Just a short year ago, economists of all stripes voiced fears of a rise in economic protectionism like that which contributed
mightily to the Great Depression. I’m thankful cooler heads have prevailed and the worldwide recession now eases.
President Obama’s decision to levy a tariff on Chinese tires marks a troubling departure from that one area of economic serenity. By making the announcement late on a Friday evening, the president surely hoped to miss another catastrophic news cycle of the likes that have plagued him for weeks. By levying the tariff on a small industry, he sought to bolster flagging domestic support with a dose of 19th century protectionism. It is pure politics of the rankest sort.
Let me be clear that this foolishness has long bipartisan roots. George W. Bush was also guilty of protectionism with steel tariffs. The industry was far larger, but we were not then in the grips of a global recession. At least Mr. Bush learned one lesson and did not repeat the mistake, but in this matter both men failed their country alike.
It’s no surprise that, in light of this policy misstep, Mr. Obama is well blessed with an economic team who understands the need for free trade. His economists and supporters—especially Paul Krugman—are strangely silent on an issue upon which they built their reputation. Indeed, Krugman was elevated from tweedy professor to national columnist based on a popular book castigating the Clinton administration for far smaller lapses in judgment.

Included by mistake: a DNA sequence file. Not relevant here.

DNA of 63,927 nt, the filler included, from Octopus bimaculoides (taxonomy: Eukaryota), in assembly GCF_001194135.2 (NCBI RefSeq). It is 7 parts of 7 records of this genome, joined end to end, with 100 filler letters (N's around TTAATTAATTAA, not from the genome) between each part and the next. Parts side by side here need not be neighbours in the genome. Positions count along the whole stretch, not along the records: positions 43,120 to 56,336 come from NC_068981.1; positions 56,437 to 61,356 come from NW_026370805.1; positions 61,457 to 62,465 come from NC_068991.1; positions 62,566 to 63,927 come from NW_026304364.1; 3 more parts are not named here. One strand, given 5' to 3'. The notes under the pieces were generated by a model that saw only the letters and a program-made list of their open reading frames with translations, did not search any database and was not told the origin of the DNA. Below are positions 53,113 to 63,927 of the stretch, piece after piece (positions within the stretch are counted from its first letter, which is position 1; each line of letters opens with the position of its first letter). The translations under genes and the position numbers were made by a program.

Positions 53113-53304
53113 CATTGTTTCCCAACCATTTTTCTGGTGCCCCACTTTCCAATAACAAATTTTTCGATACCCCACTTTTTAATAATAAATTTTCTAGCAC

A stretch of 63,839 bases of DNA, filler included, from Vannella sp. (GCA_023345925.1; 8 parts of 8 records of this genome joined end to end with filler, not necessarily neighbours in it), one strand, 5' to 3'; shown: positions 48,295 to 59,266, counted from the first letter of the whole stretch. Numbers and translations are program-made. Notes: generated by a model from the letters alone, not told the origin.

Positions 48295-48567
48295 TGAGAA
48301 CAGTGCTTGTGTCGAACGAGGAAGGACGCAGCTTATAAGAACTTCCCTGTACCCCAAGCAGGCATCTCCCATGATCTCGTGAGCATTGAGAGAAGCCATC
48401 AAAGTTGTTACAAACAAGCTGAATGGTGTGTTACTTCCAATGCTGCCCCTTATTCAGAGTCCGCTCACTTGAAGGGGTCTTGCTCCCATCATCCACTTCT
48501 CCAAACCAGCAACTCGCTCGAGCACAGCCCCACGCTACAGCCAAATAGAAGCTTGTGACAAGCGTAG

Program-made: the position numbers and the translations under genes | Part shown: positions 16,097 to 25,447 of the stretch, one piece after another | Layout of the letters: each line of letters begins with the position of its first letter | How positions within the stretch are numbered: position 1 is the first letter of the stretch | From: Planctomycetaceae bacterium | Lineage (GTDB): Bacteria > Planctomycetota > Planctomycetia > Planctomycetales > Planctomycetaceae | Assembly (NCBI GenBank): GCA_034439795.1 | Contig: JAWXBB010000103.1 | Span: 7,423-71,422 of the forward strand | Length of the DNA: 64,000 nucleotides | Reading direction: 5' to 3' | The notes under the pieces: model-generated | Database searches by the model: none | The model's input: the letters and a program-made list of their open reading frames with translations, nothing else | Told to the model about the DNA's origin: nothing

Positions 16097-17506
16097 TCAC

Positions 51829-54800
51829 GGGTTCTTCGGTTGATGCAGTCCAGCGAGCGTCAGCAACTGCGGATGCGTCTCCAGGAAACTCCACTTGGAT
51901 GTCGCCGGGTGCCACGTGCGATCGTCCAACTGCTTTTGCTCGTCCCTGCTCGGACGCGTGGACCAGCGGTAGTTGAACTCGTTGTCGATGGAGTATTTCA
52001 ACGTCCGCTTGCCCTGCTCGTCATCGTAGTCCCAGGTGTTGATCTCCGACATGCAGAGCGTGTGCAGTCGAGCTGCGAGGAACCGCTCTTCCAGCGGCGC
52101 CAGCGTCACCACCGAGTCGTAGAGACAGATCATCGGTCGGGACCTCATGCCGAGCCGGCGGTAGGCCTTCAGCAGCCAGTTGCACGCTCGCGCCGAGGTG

The president’s choice of timing is suspect for another reason. Coming as it did while Indiana Gov. Mitch Daniels was in Asia on a highly publicized trade mission raises new questions. Is the president willing to spawn a trade war and dampen foreign investment in order to weaken a potential rival in the 2012 elections? Let us pray it is merely ineptitude at the White House.
In times gone by, the Chinese would simply respond by raising the tariff on U.S. tires. Those days are past.
Recognizing that trade wars are purely political, the Chinese have retaliated with astute political choices. The first victims are poultry producers. Tyson—a huge chicken producer and longtime Clinton financier—is about to feel abrupt pain at China’s partial exclusion of U.S. imports. If Hillary Clinton ever again condescends to step foot in Arkansas, Tyson might bend her ear on the matter.
The Midwest needs to worry, too. We produce chicken and pork. These huge exports to China represent items we just might be eager to sell to the world’s fastest-growing economy. Our largest exports to China also include electrical supply parts, aerospace parts, medical equipment and supplies. General Electric is another close friend of the Obama administration likely to feel the heat from Chinese reprisals.
No matter what you think of President Obama’s policies, his cool demeanor and earnestness command respect. The fumbling antics of protectionism do not. This is the first shot in a trade war not of necessity, but of choice.•
Hicks is director of the Center for Business and Economic Research at Ball State University. His column appears weekly. He can be reached at firstname.lastname@example.org.